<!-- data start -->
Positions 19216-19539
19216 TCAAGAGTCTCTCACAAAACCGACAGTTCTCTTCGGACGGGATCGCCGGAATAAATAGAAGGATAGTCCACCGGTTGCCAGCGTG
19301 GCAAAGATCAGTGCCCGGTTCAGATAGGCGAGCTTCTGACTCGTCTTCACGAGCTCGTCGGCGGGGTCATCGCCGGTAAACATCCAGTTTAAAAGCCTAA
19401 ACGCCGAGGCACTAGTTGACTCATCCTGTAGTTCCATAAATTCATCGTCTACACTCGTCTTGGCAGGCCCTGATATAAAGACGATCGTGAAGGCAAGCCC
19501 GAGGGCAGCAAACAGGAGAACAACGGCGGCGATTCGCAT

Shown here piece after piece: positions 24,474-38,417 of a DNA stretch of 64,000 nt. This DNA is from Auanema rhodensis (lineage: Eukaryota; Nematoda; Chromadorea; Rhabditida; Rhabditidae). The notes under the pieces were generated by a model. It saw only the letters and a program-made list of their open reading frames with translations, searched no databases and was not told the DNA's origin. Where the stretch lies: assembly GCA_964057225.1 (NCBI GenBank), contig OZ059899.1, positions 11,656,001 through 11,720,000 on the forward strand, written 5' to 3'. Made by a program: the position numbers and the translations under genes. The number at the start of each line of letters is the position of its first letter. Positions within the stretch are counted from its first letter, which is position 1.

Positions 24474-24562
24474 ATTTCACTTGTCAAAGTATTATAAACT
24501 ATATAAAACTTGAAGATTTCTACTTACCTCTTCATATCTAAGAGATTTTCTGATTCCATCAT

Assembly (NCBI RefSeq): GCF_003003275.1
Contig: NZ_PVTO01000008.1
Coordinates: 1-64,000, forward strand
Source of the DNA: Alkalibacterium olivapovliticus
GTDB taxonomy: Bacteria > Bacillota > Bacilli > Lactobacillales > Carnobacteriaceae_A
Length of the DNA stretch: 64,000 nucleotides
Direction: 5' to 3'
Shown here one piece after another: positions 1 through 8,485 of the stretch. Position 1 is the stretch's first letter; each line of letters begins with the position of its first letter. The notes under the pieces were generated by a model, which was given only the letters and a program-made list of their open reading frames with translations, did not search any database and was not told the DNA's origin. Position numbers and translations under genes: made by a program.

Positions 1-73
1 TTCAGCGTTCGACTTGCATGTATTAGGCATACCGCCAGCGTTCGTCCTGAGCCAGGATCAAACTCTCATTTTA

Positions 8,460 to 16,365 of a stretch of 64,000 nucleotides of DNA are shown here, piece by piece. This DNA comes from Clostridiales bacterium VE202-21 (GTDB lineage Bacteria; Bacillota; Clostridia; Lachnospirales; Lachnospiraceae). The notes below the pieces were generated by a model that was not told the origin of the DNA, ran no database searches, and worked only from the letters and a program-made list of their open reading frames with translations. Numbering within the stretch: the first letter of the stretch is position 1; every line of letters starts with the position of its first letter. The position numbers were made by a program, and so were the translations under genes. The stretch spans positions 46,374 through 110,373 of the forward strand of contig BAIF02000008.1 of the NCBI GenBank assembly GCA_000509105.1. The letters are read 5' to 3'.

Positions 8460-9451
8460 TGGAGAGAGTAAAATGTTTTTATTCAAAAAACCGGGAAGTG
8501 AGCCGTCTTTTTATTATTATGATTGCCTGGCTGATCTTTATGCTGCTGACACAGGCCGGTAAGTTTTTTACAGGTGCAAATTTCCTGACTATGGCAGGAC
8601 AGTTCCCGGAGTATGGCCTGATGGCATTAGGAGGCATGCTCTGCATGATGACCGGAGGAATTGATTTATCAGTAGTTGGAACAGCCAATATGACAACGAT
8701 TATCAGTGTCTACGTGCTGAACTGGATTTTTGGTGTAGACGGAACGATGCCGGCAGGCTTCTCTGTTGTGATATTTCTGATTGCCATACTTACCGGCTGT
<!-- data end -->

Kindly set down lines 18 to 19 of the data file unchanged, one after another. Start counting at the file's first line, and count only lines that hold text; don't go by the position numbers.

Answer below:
Positions 1-73
1 TTCAGCGTTCGACTTGCATGTATTAGGCATACCGCCAGCGTTCGTCCTGAGCCAGGATCAAACTCTCATTTTA